(Washington, DC) - Today, House Science, Space, and Technology Committee leaders questioned steps the Department of Defense (DoD) has made to address the national security concerns posed by a Biden Administration proposed emissions rule. These concerns follow the committee’s memo detailing preliminary findings into its ongoing investigation of this controversial proposal. If enacted, the rule would require U.S. contractors to work with foreign entities to disclose their greenhouse gas emissions and set emission reduction targets, potentially having major implications for our national security and mission readiness.

In the letter addressed to Dr. William LaPlante, Under Secretary of Defense for Acquisition and Sustainment for DoD, Chairman Frank Lucas (R-OK), Investigations and Oversight Subcommittee Chairman Jay Obernolte (R-CA), and Environment Subcommittee Chairman Max Miller (R-OH) highlight the failure of DoD, a member of the Federal Acquisition Regulatory Council (FAR Council), while drafting the rule, to raise national security issues despite knowing the potential implications it poses for the country.

“An investigation by this Committee found that DoD ignored national security concerns raised by industry experts and others about both the disclosure of greenhouse gas emissions and the setting of science-based reduction targets with a foreign company,” the Members said. “Due to DoD’s failure, Congress was forced to step in and include language in the National Defense Authorization Act of 2024 postponing enforcement of this proposed rule through the end of 2024, and outright banning enforcement of this provision for nontraditional defense contractors.”

Lucas, Obernolte, and Miller emphasize the serious national security concerns that would come from a finalized rule noting, “the defense industrial base will have to divert time and resources to quantify and disclose the amount of greenhouse gases generated from production in their own facilities as well as their supply chains” and “contractors may be forced to redesign weapons systems to incorporate green technologies that are less combat-effective but satisfy a politically motivated mandate.”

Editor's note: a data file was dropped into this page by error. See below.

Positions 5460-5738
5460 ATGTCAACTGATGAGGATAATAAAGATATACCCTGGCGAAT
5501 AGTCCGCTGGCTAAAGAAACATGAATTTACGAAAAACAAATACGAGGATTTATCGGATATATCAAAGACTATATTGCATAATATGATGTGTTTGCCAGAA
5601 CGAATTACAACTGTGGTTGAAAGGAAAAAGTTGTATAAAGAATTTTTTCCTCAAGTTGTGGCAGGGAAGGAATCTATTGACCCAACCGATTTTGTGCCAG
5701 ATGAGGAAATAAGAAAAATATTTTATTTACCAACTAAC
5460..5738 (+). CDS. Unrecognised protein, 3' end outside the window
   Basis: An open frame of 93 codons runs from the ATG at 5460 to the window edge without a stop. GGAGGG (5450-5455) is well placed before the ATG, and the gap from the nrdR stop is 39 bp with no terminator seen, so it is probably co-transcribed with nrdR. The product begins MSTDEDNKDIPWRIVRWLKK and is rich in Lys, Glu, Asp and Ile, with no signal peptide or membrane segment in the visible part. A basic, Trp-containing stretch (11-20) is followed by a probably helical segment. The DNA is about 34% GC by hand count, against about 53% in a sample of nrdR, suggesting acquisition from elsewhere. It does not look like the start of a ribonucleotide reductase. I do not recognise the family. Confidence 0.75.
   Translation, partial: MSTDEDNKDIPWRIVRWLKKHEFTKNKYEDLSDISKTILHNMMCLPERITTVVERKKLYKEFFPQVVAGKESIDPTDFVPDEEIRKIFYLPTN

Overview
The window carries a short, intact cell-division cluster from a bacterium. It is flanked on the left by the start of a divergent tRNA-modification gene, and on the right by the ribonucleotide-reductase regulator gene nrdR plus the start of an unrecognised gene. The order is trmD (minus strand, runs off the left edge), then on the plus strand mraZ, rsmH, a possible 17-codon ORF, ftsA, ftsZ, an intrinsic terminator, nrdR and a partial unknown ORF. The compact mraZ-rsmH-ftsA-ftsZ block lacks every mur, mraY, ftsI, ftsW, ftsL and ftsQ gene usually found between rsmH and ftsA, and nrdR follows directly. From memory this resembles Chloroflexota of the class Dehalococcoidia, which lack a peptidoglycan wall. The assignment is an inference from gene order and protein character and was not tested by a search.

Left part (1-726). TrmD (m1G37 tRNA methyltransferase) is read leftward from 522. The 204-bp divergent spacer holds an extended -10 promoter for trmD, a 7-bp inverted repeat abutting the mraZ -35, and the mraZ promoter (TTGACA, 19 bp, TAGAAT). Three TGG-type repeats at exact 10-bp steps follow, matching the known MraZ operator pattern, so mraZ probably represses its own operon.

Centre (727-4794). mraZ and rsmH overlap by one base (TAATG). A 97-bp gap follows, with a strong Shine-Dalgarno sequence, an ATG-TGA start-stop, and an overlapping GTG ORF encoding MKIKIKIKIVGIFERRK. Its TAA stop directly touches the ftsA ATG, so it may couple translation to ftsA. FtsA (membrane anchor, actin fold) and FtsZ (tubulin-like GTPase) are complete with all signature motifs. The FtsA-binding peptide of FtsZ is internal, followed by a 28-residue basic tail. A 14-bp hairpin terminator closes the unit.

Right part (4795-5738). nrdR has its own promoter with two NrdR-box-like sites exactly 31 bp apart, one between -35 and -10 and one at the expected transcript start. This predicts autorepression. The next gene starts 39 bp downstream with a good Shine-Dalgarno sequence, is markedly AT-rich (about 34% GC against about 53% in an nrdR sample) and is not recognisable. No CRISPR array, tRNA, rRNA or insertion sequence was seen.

Additionally alarming to the Members, when DoD was recently pressed on these concerns at a briefing, they “failed to explicitly say if national security issues were raised during the drafting of this proposed rule. Instead, DoD made multiple references to the use of waivers to preclude most, if not all, manufacturers from complying with the rule if finalized.” This is highly troubling, as it challenges authorizing the rule at all. “If DoD believes waivers will be used often, and regularly, it only validates the national security concerns raised by experts and poses the question of why the rule was proposed in the first place.”   

Lucas, Obernolte, and Miller request DoD address the committee’s concerns and share their strategy moving forward by no later than March 18, 2024.

Read the full letter to Dr. LaPlante here.